Is Your Contractor Actually an Employee? What You Need to Know to Avoid a Sham Contracting Claim
The term ‘sham contracting’ gets thrown around a lot nowadays but do you really know what it means? Could you be eligible for a claim against your employer for sham contracting or could your employee lodge a claim against you? We break down what you need to know to avoid an unexpected claim.
What is sham contracting?
Sham contracting occurs when an employer treats an employee as an independent contractor. The major problem with this is the variance in the rate of pay, employee entitlements and insurance. While it may not be intentional, a court can rule a sham contracting arrangement has been in place when comparing elements of the employment relationship.
Things to consider when determining whether a person is an employee or contractor:
Control over work:
Employees generally work under the guidance of an employer, with allocated tasks and means of completion laid out by the employer for the employee to follow.
Contractors are considered experts in their set task and should be given the freedom to complete a set task in any manner they deem fit. Contractors maintain a high degree of power over how the work is to be completed, unlike an employee.
Employees operate as a worker for the employer and will likely be required to sign an employment contract prior to commencing work for the employer.
Contractors work for their own business through an ABN and contract their services out to other businesses. The contractor’s business is separate from the employer’s business.
Employees will generally receive set hours and days. While this may not be regular for a casual worker, the worker will still none the less be considered an employee of that business with reoccurring shifts.
Contractors are often hired to complete a set job or task. This does not usually involve set hours or days but involves working on a set task until it is complete.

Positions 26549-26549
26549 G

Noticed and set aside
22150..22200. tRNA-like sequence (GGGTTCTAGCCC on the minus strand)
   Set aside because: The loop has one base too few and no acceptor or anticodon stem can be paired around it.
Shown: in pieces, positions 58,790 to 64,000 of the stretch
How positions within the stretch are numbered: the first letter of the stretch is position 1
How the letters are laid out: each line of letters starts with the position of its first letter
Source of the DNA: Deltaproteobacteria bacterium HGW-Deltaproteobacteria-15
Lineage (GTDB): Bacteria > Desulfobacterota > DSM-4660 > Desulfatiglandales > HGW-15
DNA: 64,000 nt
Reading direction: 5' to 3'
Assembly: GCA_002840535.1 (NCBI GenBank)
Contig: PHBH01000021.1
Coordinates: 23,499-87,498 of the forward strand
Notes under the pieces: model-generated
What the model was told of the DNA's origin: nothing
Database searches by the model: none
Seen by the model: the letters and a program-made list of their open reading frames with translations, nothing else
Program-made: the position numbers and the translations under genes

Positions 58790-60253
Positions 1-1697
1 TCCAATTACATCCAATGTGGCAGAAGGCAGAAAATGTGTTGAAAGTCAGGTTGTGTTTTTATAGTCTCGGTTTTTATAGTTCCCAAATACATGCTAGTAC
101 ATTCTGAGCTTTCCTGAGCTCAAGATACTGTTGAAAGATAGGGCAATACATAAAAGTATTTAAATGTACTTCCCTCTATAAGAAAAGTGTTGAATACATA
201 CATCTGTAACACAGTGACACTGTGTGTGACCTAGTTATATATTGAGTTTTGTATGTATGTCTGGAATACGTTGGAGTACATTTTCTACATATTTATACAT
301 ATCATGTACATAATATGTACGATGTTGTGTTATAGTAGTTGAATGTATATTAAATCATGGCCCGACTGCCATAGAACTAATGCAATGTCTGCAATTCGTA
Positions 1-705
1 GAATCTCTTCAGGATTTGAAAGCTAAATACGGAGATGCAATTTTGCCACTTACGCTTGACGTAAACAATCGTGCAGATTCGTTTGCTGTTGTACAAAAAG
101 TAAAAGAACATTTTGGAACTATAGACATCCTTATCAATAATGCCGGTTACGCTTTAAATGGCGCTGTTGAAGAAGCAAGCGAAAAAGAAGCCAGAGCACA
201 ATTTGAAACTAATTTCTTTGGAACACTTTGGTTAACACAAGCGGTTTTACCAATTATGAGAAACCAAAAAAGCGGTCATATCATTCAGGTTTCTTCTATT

Employees bear no commercial risk and should be insured by the employer when working.
Contractors often take out their own insurance and often do not receive payment until a job is complete. They will also be responsible for any physical harm to themselves whilst completing a task.
Employees are often given the required equipment to complete a job. This will often include a work uniform and any tools that would be needed to satisfy their job description.
A contractor will typically bring their own tools to complete a task. This is because they often have the authority and freedom as to how the task is to be completed and hence what tools will be required.
Employees are often paid in regular instalments on set days. While this may change from time to time, employees are not expected to submit invoices and should be paid accordingly for hours worked.
Contractors either submit invoices (as a business through their ABN) or receive payment at the end of a set task. They do not receive a set regular pay from an employee without the filing of an invoice.
If an employee is full-time or part-time, they should be entitled to paid leave and entitlements.
Contractors do not benefit from paid leave as they are not considered an employee of the business.
What if you satisfy some elements of both a contractor and employee?
There is often not one correct answer as to who is an employee or who is a contractor. Courts will take into consideration each case on its own merits and weigh up criteria for both sides. The above is also not an exhaustive list of what the court will take into consideration. It is up to the courts discretion as to what they consider relevant in coming to a decision.
Employers can be subject to significant consequences if they are found to be either paying an employee as a contractor to remove their working entitlements or firing an employee to re-hire them as a contractor completing the same work.
If you think you may, in fact, be an employee but are being paid as a contractor or your contractors could argue a case against you for sham contracting, you should seek legal advice.